So if you want to clip some of these shadows away or at least darken up the shadows, so that we have some Blacks, then you increase the Blacks value. Now anything with Luminance level essentially of 10 or darker is going to become black and we end up getting some nice blacks right here at the tail end of the histogram. So things are working out very nicely. Now if we just want to sort of rein things back just a little bit, we want to shine a bit of light into those shadows because after all this dress for example that Megan is wearing it's very, very dark around the arms and the boddess and so forth.
So I'm going to go ahead and increase that Fill Light value and you watch her dress, watch how it brightens up right there as I increase that value. I'll take it to about 10 as well, and that's just coincidence that I'm entering the same value for Fill Light and Blacks. There is nothing special going on there. All right I feel like the image overall is too bright, it's a nicely distributed histogram but that necessarily mean the image is going to look the way it should. I think this image should be much shorter. So I'm going to take this Brightness value down precipitously. I don't normally do this but this image was so over exposed that I'm going to take it pretty far down to -15. Now that's too far in terms of the image now looks way, way dark, but that gives me the opportunity to raise this Exposure value back up, and I'm now going to take it up to +0.2 like so.
So you are going to spend a fair amount of time going back and forth and back and forth with these values because each one upsets another value in turn. We have a little bit of co-dependency don't you know. And now I'm going to decrease that Contrast value to +20 like so. And you can really reduce the Contrast if you want to. Notice if I take the Contrast value down to it's minimum -50, I'm squishing the histogram toward the center of the graph, and if I take it up then I'm spreading the histogram out, and we are getting a valley in the middle sort of. But 20 is what I want.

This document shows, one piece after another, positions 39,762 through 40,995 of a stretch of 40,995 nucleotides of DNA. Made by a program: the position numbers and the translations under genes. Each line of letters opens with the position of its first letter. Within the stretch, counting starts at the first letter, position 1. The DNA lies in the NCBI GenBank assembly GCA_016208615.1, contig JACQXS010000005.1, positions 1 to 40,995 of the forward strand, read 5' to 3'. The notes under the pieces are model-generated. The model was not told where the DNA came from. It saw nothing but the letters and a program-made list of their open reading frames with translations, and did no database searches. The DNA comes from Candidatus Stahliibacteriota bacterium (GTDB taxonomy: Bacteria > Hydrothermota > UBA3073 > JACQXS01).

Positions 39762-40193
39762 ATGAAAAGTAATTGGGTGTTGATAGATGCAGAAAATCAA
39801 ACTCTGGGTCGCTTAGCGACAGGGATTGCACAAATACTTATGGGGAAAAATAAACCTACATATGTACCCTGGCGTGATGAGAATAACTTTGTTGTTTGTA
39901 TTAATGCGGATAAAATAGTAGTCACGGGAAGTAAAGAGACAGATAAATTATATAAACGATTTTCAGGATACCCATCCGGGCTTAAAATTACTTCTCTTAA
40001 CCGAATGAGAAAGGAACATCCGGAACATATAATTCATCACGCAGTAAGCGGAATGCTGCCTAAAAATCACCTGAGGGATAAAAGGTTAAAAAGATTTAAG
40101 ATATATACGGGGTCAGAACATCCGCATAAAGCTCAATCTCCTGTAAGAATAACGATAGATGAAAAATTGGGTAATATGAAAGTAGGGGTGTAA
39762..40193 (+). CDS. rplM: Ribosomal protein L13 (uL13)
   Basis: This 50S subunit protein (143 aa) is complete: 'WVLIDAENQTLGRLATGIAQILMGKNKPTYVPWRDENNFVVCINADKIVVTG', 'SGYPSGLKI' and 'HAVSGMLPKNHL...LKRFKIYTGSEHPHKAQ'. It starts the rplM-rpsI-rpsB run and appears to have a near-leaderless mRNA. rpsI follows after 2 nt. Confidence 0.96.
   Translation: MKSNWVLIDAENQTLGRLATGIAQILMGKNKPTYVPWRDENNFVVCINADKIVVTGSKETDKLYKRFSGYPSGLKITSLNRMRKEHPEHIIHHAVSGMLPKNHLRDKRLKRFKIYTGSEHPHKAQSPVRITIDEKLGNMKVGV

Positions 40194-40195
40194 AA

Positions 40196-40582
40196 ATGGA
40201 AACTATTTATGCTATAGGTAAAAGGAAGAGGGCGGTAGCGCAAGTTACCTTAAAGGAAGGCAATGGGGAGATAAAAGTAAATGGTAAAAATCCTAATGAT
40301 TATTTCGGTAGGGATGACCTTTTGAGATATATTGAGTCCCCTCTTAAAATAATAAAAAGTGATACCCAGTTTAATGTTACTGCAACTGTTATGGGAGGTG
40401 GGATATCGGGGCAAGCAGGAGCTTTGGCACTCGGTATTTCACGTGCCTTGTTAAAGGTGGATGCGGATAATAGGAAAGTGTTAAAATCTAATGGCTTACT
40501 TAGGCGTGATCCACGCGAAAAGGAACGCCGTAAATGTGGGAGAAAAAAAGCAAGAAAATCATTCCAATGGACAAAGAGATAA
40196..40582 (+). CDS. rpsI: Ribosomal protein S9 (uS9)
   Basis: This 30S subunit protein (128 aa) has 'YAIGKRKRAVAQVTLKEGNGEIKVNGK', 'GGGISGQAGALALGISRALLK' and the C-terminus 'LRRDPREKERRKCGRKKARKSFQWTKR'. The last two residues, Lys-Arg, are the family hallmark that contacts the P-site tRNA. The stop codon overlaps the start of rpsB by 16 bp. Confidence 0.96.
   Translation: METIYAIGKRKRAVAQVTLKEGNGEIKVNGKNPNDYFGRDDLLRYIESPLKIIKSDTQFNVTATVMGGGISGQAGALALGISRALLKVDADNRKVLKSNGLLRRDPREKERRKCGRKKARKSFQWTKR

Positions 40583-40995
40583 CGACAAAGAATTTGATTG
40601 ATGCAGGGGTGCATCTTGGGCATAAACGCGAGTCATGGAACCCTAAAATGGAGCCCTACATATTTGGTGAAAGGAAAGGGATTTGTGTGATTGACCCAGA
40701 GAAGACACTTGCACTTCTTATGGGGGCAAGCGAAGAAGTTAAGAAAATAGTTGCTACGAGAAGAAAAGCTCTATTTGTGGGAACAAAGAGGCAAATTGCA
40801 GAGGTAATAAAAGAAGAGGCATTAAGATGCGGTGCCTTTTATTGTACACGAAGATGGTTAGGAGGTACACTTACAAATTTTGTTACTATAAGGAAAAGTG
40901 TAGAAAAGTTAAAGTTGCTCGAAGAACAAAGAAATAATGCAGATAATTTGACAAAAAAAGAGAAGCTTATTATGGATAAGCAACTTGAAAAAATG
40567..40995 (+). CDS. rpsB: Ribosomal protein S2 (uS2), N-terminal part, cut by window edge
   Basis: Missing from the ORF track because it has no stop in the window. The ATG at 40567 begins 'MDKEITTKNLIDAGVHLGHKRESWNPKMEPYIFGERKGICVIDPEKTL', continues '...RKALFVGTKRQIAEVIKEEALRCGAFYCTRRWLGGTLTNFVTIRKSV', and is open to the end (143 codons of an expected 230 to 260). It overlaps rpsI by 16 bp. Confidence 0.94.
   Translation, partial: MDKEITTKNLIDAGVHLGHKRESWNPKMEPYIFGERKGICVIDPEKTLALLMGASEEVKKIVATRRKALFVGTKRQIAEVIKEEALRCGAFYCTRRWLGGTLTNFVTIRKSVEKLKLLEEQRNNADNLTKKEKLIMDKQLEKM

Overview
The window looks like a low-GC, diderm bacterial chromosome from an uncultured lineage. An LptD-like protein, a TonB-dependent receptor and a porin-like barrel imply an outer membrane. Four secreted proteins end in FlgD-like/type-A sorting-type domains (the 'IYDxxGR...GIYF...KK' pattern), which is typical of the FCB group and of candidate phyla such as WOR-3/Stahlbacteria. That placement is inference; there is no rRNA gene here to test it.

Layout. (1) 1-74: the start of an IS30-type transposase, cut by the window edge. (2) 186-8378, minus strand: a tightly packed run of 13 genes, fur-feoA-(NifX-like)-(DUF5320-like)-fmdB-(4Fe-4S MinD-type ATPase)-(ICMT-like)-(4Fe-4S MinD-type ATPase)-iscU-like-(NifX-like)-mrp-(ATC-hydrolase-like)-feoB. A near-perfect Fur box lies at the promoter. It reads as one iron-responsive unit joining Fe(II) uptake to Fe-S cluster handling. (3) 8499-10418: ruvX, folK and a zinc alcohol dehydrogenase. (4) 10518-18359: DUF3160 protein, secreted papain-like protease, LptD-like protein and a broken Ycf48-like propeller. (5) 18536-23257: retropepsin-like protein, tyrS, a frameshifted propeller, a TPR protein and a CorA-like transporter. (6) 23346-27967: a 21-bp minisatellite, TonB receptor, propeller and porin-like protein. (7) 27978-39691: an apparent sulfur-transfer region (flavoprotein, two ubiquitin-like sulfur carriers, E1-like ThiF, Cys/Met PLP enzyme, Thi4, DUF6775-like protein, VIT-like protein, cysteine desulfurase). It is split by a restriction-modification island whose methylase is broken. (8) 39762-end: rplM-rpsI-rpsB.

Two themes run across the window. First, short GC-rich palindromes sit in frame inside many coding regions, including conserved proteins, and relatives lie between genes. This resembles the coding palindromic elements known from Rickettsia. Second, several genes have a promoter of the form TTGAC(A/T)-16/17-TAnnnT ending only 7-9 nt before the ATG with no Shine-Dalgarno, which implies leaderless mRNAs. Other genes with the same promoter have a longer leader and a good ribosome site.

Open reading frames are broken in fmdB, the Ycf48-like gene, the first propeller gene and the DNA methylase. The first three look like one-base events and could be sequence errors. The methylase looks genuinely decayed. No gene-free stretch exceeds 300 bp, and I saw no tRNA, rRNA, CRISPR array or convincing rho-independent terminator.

Now I want to tell you something else, Brightness is analogous to the Gamma value in the Levels dialog box. So it's just changing the midtones and you can see that it's kind of moving the whole histogram back and forth as you are changing the midtones, but you are dragging the midtones in order to make that happen. And what did I have this set? -15. And then actually let's try at negative, not positive and then Contrast of course, I already told you about, but here is the deal. Brightness/ Contrast remember the Brightness/Contrast command as I think I explained way back in the fundamental section of the series that it used to be a terrible command and they made it better in Photoshop CS3, well it got better because they stole these two controls from Camera Raw. This is where they came from. They were always good inside of Camera Raw. So they brought them over and made Brightness/ Contrast a good command. Bless them.
Anyway that's it, now you know how Exposure works, just to give you a sense of what we were able to do here, I'll turn off the Preview checkbox. She is like on the face of the sun or something and then I'll turn Preview back on and you see that we have done some very nice things to this image of Megan. I am going to go ahead and Click the Done button to return to the Bridge and it will update the Preview and everything is hunky dory. In the next exercise something else we need to do to this image, we need to straighten it, it's crooked and we are going to straighten and crop this image inside Camera Raw and you will see how brilliantly it works out.